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First Resident Wolf Pack Confirmed in Washington
July 25, 2008.
From the Washington Department of Fish and Wildlife:
Two adult animals located and radio-collared last Friday (July 18) in western Okanogan County are wild, gray wolves, genetic tests have confirmed.
One of those animals, an adult male, was later photographed by remote camera in a location where six pups also were photographed.
The finding marks the first documented, resident wolf pack in Washington since the 1930s.
“The re-appearance of a resident wolf pack in Washington is evidence of a functioning ecosystem and good news for those working to preserve the state’s biodiversity,” said WDFW Director Jeff Koenings, Ph.D.
“At the same time, we recognize some residents have concerns about the re-entry of wolves in Washington. This discovery demonstrates the need to continue our efforts to finalize a state wolf conservation and management plan,” Koenings said.
The two wolves, a male and female, were temporarily captured and radio-collared by wolf experts from Idaho Department of Fish and Game and the Nez Perce tribe, assisted by biologists with the Washington Department of Fish and Wildlife (WDFW) and U.S. Forest Service. Tissue and hair samples were collected from the two animals and submitted for DNA testing to confirm that the animals were pure wolves.
Preliminary results from additional genetic testing indicate the two wolves likely originated from British Columbia-Alberta populations. More comprehensive testing is currently being conducted to determine more specific information.
Radio tracking collars placed on the wolves allow biologists to monitor the animals’ location and activity.
In a separate effort by Conservation Northwest, a private, non-governmental organization, the radio-collared male wolf was photographed by a remote camera at a location where six pups also were photographed. Conservation Northwest is conducting an on-going, volunteer effort to place remote cameras in various locations in the north Cascades to record wildlife.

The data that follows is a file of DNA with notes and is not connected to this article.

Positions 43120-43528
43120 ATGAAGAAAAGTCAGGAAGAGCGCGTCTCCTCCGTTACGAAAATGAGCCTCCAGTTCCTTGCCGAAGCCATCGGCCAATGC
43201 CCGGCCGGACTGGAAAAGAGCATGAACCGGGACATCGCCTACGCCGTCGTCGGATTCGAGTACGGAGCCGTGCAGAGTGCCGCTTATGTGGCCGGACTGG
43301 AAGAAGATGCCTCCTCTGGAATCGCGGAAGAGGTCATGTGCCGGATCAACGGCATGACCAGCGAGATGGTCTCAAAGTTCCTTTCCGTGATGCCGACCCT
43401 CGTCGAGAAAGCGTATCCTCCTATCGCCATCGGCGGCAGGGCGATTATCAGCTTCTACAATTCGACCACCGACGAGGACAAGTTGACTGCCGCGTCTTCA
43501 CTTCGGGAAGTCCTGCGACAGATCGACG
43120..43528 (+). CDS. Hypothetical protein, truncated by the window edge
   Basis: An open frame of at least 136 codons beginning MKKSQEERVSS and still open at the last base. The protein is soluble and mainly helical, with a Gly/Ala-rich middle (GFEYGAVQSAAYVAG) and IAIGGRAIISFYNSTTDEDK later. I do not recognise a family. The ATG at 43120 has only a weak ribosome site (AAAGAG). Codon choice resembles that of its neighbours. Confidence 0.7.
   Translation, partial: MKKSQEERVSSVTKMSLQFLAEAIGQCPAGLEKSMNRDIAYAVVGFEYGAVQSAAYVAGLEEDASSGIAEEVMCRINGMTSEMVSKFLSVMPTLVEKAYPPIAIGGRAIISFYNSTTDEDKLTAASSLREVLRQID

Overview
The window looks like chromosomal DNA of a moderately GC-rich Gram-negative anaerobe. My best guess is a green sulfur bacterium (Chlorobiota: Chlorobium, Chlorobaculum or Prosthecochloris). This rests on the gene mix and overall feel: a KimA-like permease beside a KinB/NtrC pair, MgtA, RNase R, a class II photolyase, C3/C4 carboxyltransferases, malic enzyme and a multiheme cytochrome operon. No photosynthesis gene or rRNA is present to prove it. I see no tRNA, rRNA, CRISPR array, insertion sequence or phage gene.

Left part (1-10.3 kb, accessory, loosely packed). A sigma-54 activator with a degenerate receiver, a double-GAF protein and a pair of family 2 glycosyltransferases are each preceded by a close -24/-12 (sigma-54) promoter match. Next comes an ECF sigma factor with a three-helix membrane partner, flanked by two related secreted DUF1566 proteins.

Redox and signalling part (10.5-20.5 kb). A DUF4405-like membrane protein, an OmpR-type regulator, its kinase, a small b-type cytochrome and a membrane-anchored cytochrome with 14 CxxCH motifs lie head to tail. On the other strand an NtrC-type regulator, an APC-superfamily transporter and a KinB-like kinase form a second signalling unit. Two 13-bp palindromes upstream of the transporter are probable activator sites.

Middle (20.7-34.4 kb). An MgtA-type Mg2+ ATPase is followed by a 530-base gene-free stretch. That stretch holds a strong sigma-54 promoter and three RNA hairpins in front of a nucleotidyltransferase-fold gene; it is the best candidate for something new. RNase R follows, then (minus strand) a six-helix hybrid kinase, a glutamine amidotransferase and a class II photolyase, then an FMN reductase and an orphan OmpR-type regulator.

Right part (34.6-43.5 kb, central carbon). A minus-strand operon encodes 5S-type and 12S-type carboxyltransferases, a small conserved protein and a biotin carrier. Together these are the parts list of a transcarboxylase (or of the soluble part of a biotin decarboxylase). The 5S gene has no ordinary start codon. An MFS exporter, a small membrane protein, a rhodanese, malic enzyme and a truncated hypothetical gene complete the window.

The radio-collaring effort followed a July 8 howling survey that brought multiple responses from both adult and juvenile animals, indicating a pack was present in the area. The howling survey was initiated in response to reports of wolf sightings, reports of howling and remote-camera photos of possible wolves.
The gray wolf is federally protected as an endangered species under the Endangered Species Act (ESA). A U.S. District Court judge in Montana last Friday over-turned a recent federal action to remove Rocky Mountain gray wolves from the endangered-species list including in the eastern third of Washington state. The wolves found in the Okanogan are well within the remaining federal protection area, under the previous federal de-listing action. Gray wolves also are protected as a state endangered species throughout Washington.
It is illegal to harm or harass a federally protected endangered species. Killing an animal protected under the ESA is punishable by a fine of up to $100,000, one year in jail, or both.
Any wolf activity in Washington will be handled under existing joint federal-state Wolf Response Guidelines. For the response guidelines and more information on gray wolves visit the WDFW website at http://wdfw.wa.gov/wlm/diversty/soc/gray_wolf/.
WDFW is working with a citizen group to develop a wolf conservation and management plan in anticipation of wolves re-entering Washington from other states or Canada. The draft plan will be subject to scientific peer review later this year and a 90-day public-review process next year. The final plan will be presented to the Washington Fish and Wildlife Commission for consideration in 2009.
Anyone wishing to report a possible wolf sighting or activity should call the toll-free wolf reporting hotline at 1-888-584-9038. Those with concerns about possible wolf-caused livestock depredation should call the USDA Wildlife Services in Olympia at (360) 753-9884 or the USFWS in Spokane at (509) 891-6839.